The PNCR is maintaining that it is not possible that drug kingpin Roger Khan’s activities in Guyana would not have been known to senior officials of the Guyana government.
And the main opposition party is reiterating its position that an “independent and impartial Commission of Inquiry must now be launched into the criminal enterprise headed by Roger Khan which was responsible for the deaths of more than 200 Guyanese.”
The party in a press statement on Thursday recalled that Khan himself had publicly stated in a paid advertisement in 2006 that he worked along with the security forces to curb crime and protect the government.
According to the PNCR, “the denial of knowledge of Roger Khan is bad enough” but what the Jagdeo administration is “actively seeking to avoid is the implications of statements in court documents during the preliminary trial of Roger Khan. One of those statements point to the fact that Khan was head of the ‘phantom gang’ which killed over 200 people in Guyana.”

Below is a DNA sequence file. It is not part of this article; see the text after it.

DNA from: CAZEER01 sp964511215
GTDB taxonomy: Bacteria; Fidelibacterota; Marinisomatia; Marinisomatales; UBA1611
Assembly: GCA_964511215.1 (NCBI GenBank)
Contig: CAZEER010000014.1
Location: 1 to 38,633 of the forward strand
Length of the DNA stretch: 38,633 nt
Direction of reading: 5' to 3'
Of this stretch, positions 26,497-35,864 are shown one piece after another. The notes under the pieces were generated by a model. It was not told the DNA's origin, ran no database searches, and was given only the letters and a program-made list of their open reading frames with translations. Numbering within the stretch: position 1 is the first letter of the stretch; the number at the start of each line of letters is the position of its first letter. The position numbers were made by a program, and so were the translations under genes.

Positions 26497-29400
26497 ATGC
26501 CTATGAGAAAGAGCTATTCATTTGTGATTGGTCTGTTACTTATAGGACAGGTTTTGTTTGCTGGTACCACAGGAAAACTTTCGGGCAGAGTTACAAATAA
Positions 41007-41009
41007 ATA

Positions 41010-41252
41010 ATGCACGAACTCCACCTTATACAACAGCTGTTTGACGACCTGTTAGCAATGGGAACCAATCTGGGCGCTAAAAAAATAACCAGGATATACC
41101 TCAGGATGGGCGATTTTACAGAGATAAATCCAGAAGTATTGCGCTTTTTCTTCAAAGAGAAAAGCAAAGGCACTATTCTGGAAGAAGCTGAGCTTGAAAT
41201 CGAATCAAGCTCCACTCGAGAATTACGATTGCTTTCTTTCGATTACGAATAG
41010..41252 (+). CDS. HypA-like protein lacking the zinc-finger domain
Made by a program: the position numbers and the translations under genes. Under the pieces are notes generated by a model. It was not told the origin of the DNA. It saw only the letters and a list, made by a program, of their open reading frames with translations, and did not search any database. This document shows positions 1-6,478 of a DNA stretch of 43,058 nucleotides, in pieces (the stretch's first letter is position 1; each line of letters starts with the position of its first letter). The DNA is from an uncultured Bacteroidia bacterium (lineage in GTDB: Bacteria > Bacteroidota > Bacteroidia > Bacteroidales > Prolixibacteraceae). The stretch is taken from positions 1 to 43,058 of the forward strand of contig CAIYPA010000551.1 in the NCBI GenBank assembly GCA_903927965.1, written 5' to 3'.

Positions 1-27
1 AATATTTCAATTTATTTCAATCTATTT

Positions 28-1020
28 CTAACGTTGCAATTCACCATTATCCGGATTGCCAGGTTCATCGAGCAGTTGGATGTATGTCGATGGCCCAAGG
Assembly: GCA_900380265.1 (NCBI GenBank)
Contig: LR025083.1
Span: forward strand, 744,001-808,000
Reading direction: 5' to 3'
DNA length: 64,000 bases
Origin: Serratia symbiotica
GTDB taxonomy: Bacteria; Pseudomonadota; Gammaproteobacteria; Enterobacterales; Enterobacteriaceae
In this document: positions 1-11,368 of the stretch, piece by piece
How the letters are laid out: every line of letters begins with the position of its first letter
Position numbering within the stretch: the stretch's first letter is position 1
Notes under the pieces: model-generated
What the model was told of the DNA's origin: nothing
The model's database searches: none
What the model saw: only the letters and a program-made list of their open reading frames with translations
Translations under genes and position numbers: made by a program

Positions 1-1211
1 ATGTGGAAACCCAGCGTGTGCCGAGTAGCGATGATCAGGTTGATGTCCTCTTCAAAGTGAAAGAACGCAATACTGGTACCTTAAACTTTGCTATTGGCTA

The PNCR also contended that while the government has responsibility for all of the activities within the boundaries of the Republic of Guyana, its officials would have the nation believe that they know nothing of Roger Khan’s activities.
“These activities were quite substantial and had the support of the Jagdeo Administration,” the PNCR maintained.
The party referred to Khan’s arrest by the security forces with specialised spy equipment and arms, including a computer which could only be acquired on the authority of the government, which has since denied granting any such permission.
The PNCR also pointed to the award of contracts to Khan by the government and noted that the president himself had signed the relevant order for him to acquire land.
Meanwhile, the party said, it had demanded that a Commission of Inquiry into the existence of the ‘phantom gang’ be set up but this was rejected by President Bharrat Jagdeo who appointed, instead, a Commission of Inquiry to determine whether the former Minister of Home Affairs Ronald Gajraj was involved with the ‘phantom gangs’, but now US court documents have proven that Khan was the head of such a gang.
The PNCR noted also that the government has said that the spy computer which was seized by the security forces and acknowledged by Dr Roger Luncheon, is still in the possession of the Commissioner of Police. In that light, the party added, it is “ludicrous that the president is now urging the Commissioner of Police to launch an immediate investigation into these allegations to determine which citizens or public officials “were involved.”